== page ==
Share:

oklahoma tornado 053113Multiple tornadoes — one of them a mile wide — killed five people and injured more than 70 Friday evening in the Oklahoma City area, just miles from where a monster tornado left 24 dead last week.

Oklahoma Highway Patrol Trooper Betsy Randolph said a woman and a baby were killed when the SUV they were in overturned on Interstate 40 between the western suburbs of El Reno and Yukon. One person was killed in the suburb of Yukon and two others died elsewhere, NBC station KFOR of Oklahoma City reported. KFOR reported that all the victims were in vehicles.

The tornadoes were part of a Midwestern storm system that spun off twisters as far away as North Dakota and Tennessee. The St. Louis airport was closed after it and other parts of Missouri, where Gov. Jay Nixon declared a state of emergency, were also hit.

Brooke Cayot, a spokeswoman for Integris Health, said 71 people were treated for injuries at the hospital system’s facilities in the area.

Many of them were hurt in accidents along Interstates 35 and 40 west of Oklahoma City, where at least three semi-trailer rigs were overturned after the biggest tornado touched down near El Reno, authorities said. Authorities said some of the worst damage was from flooding around El Reno and Yukon.

The tornado turned south from Oklahoma City toward the suburb of Moore, which was hit by a devastating twister on May 20 that killed 24 people and injured hundreds of others.

About 64,000 customers were without power in the metro area, 12,000 of them in Moore, electric utilities reported.

Interstates 35 and 40 were closed. “We’ve got a terrible situation going on,” Randolph told told NBC station KFOR of Oklahoma City.

An SUV used by Weather Channel meteorologist Mike Bettes and a crew of storm trackers was thrown 200 yards by the tornado, tumbled about eight times and came to rest in a field near El Reno, Bettes said. Some members of the crew suffered minor injuries, and the vehicle was destroyed.
“That was the scariest moment of my life,” Bettes said. “I saw my life flash before my eyes.”

A tornado emergency was in effect for several hours for the metropolitan area and south, signifying conditions that could lead to widespread damage and a high likelihood of casualties. All warnings in the region expired by 10 p.m. ET, but not before several damaging twisters hit the area.

“This has been a very large storm that hit a lot of communities,” Gov. Mary Fallin, who declared a state of emergency, told KFOR. She said she had heard from at least 30 fellow governors offering assistance.

At Will Rogers World Airport in Oklahoma City, where winds hit 71 mph, all flights were canceled and about 1,000 travelers were herded underground, where they were told to put their hands on their heads.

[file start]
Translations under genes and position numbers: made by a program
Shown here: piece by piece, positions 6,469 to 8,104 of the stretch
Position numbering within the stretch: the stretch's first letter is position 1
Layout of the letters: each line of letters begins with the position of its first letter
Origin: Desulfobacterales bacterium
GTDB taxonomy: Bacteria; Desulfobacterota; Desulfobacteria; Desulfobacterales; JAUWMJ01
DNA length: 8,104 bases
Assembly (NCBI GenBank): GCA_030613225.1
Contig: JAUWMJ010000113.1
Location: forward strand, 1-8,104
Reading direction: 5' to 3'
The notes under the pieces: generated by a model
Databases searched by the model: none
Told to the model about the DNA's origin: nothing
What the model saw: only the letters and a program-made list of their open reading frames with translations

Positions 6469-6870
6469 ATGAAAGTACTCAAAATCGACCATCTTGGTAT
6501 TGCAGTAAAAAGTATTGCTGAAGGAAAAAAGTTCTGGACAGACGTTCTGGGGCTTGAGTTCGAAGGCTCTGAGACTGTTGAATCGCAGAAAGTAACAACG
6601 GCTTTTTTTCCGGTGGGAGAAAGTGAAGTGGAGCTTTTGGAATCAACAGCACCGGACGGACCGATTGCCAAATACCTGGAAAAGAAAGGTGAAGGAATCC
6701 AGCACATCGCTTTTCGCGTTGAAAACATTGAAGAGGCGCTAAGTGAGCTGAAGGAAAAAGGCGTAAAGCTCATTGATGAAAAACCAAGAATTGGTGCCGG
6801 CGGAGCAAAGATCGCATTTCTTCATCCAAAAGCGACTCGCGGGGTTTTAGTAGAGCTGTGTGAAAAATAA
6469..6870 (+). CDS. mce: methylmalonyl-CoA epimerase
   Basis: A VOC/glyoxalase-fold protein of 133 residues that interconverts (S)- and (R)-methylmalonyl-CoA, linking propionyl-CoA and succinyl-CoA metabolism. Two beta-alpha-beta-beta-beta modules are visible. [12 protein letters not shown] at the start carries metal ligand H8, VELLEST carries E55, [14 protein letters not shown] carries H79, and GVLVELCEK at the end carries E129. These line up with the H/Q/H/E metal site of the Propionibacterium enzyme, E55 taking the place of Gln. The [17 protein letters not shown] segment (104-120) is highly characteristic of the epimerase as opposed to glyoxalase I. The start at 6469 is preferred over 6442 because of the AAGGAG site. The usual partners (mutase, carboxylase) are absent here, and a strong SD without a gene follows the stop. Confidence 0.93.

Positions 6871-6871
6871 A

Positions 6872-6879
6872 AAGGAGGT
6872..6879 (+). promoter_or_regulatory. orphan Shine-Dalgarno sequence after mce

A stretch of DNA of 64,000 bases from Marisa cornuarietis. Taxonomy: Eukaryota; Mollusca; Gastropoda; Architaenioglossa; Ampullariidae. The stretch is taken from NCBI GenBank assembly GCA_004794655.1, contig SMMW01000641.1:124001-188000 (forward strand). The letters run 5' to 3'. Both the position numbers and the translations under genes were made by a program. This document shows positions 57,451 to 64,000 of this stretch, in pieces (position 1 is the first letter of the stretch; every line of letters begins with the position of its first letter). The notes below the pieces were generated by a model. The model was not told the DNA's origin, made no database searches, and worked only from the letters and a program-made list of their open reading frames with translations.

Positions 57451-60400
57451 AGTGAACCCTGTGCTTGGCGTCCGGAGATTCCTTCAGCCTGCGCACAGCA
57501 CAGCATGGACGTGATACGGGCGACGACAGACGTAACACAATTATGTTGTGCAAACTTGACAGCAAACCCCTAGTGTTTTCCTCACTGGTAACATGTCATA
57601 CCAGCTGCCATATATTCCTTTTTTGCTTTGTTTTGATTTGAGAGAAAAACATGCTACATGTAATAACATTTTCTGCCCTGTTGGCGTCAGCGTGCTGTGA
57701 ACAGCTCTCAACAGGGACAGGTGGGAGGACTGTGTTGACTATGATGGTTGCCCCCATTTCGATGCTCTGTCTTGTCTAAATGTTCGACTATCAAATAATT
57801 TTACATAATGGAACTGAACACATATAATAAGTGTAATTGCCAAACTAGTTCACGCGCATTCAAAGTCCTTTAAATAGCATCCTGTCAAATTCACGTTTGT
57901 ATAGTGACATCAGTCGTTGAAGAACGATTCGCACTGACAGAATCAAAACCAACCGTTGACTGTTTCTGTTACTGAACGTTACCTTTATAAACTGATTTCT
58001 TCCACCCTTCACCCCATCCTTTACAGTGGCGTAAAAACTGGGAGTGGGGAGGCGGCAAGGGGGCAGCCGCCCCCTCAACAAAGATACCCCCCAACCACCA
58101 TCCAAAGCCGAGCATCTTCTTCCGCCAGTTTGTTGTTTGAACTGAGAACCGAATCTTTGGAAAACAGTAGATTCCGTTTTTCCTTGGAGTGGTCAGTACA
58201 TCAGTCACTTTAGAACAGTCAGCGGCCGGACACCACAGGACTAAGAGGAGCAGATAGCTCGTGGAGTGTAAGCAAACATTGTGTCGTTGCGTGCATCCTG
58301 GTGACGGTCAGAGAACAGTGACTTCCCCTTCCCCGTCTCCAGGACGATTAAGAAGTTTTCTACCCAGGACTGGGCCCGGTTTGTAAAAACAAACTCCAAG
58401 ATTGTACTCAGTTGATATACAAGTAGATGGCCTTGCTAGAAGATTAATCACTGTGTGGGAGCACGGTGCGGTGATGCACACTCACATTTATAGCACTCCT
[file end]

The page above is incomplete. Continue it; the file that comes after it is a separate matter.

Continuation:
Tornado warnings — meaning a funnel cloud that could become a tornado had been spotted in the area — were in effect much of the day for numerous counties in Oklahoma, Missouri, Illinois and Wisconsin. Forecasters sounded the alarm that much of the Midwest — already pummeled by a week of tornadoes and flooded with drenching rains — was facing another round of violent weather overnight and into the weekend.
Observers at Tinker Air Force Base reported a tornado on the ground near the base southwest of Oklahoma City. In Norman, home to the University of Oklahoma, a tornado touched down near Norman North High School and Norman Regional Hospital.

Lambert-St. Louis International Airport told NBC News that its airfield was closed until at least 11:30 p.m. (12:30 a.m. ET Saturday) because of damage to buildings and debris on the runway from tornadoes that hit the area.

Another tornado touched down Friday night 7 miles northeast of Moscow Mills, Mo., about 50 miles northwest of St. Louis. In St. Charles County, 24 houses were severely damaged or destroyed, said Mike O’Connell, communications director for the Missouri Department of Public Safety.

The National Weather Service even evacuated its St. Louis office as tornado warnings were issued for north and northeastern St. Louis and surrounding counties.

Severe thunderstorm warnings, meanwhile, stretched from Minnesota and Michigan south to Arkansas. Forecasters said storms overnight could bring several more intense tornadoes, hail up to 4 inches in diameter and wind gusts approaching 80 mph.

NBC News

Share:
This error message is only visible to WordPress admins

Error: No connected account.

Please go to the Instagram Feed settings page to connect an account.